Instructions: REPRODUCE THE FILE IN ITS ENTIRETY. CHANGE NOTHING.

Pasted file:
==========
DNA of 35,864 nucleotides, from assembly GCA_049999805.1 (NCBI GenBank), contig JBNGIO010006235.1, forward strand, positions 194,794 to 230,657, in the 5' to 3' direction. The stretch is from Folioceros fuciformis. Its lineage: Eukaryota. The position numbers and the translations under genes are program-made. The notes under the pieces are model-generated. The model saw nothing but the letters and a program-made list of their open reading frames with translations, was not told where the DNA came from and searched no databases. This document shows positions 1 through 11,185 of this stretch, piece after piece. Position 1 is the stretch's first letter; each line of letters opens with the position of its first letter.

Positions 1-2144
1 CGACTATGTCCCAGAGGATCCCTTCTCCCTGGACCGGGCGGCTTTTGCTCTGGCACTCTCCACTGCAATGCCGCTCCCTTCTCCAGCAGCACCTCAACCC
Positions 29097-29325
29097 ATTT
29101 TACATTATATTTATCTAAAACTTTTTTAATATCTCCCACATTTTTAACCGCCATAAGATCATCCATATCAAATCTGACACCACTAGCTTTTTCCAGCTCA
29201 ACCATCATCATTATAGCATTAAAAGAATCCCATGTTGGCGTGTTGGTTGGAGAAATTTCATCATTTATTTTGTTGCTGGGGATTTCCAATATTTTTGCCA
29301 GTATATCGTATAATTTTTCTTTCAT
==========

DNA of 35,864 nucleotides, from assembly GCA_049999805.1 (NCBI GenBank), contig JBNGIO010006235.1, forward strand, positions 194,794 to 230,657, in the 5' to 3' direction. The stretch is from Folioceros fuciformis. Its lineage: Eukaryota. The position numbers and the translations under genes are program-made. The notes under the pieces are model-generated. The model saw nothing but the letters and a program-made list of their open reading frames with translations, was not told where the DNA came from and searched no databases. This document shows positions 1 through 11,185 of this stretch, piece after piece. Position 1 is the stretch's first letter; each line of letters opens with the position of its first letter.

Positions 1-2144
1 CGACTATGTCCCAGAGGATCCCTTCTCCCTGGACCGGGCGGCTTTTGCTCTGGCACTCTCCACTGCAATGCCGCTCCCTTCTCCAGCAGCACCTCAACCC
Positions 29097-29325
29097 ATTT
29101 TACATTATATTTATCTAAAACTTTTTTAATATCTCCCACATTTTTAACCGCCATAAGATCATCCATATCAAATCTGACACCACTAGCTTTTTCCAGCTCA
29201 ACCATCATCATTATAGCATTAAAAGAATCCCATGTTGGCGTGTTGGTTGGAGAAATTTCATCATTTATTTTGTTGCTGGGGATTTCCAATATTTTTGCCA
29301 GTATATCGTATAATTTTTCTTTCAT